Presentation Title

How to Efficiently Synthesize A Macrocycle in a Laboratory Environment: A Summer Undergraduate Research Fellowship (SURF) Supported Chemical Research Project

Presentation Type

Oral Presentation

School

School of Sciences and Social Sciences

Discipline

Chemistry

Mentor

Paul Baures

Abstract

A Summer Undergraduate Research Fellowship (SURF) supported chemical research with a goal of learning to imitate one of nature’s secrets: how to efficiently synthesize a macrocycle in a laboratory environment. Macrocycles contain large rings of atoms that can be created by linking different atoms together. These are challenging to make because smaller rings or chains of atoms are preferred. Nature uses proteins and other cellular machinery to steer the arrangement of atoms into a large ring, thereby avoiding the preferred small rings and chains. This research aims to use a specific molecular template that favors the linking of two ends of the molecular chain into a ring. Many macrocycles have useful properties like their antibacterial action, and creating the foundation in the preparation of macrocycles would enable further investigation of these structures. Specific topics covered will include the goals of this research project and the effort in learning nature’s secrets.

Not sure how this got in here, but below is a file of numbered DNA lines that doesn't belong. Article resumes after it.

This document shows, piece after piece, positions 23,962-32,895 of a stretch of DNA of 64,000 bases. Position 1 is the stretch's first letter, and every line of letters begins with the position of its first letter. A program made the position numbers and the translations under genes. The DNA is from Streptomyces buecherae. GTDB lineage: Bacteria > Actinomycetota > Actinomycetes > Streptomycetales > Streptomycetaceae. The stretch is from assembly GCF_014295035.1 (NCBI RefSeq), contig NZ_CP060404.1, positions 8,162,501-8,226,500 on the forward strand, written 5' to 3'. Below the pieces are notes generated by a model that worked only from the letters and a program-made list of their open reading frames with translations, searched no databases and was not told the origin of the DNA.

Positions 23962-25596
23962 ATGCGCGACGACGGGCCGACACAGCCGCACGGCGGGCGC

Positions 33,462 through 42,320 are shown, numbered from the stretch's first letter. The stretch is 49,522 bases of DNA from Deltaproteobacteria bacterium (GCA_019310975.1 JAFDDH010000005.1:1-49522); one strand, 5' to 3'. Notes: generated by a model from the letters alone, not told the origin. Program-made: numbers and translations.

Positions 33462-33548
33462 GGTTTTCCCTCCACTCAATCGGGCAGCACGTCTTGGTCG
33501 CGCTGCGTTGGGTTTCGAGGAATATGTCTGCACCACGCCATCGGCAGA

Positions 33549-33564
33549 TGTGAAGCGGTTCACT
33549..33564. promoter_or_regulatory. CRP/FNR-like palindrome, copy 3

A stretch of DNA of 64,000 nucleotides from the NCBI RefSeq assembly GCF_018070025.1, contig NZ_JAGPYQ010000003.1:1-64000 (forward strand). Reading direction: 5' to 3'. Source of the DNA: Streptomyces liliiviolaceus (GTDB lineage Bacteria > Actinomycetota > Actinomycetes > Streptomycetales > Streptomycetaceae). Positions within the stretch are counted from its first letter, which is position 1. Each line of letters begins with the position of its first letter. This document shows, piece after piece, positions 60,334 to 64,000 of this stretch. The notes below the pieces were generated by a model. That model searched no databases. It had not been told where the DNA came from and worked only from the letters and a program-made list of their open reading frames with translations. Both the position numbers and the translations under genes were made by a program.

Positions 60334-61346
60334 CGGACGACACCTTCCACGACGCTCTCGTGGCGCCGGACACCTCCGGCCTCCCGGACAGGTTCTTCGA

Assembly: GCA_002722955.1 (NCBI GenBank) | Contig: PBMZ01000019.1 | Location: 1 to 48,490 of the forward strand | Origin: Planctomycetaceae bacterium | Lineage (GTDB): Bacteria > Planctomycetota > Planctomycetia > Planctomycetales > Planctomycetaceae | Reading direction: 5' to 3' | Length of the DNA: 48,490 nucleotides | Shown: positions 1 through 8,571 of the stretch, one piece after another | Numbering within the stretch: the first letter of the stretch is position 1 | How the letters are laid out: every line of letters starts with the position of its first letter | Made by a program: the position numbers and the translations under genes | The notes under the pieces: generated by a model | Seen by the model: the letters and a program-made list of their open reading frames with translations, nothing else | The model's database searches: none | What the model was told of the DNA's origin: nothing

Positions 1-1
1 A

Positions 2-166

Grant Funded

1

Type of Grant

Student Grant

Grant Name

Summer Undergraduate Research Fellowship

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How to Efficiently Synthesize A Macrocycle in a Laboratory Environment: A Summer Undergraduate Research Fellowship (SURF) Supported Chemical Research Project

A Summer Undergraduate Research Fellowship (SURF) supported chemical research with a goal of learning to imitate one of nature’s secrets: how to efficiently synthesize a macrocycle in a laboratory environment. Macrocycles contain large rings of atoms that can be created by linking different atoms together. These are challenging to make because smaller rings or chains of atoms are preferred. Nature uses proteins and other cellular machinery to steer the arrangement of atoms into a large ring, thereby avoiding the preferred small rings and chains. This research aims to use a specific molecular template that favors the linking of two ends of the molecular chain into a ring. Many macrocycles have useful properties like their antibacterial action, and creating the foundation in the preparation of macrocycles would enable further investigation of these structures. Specific topics covered will include the goals of this research project and the effort in learning nature’s secrets.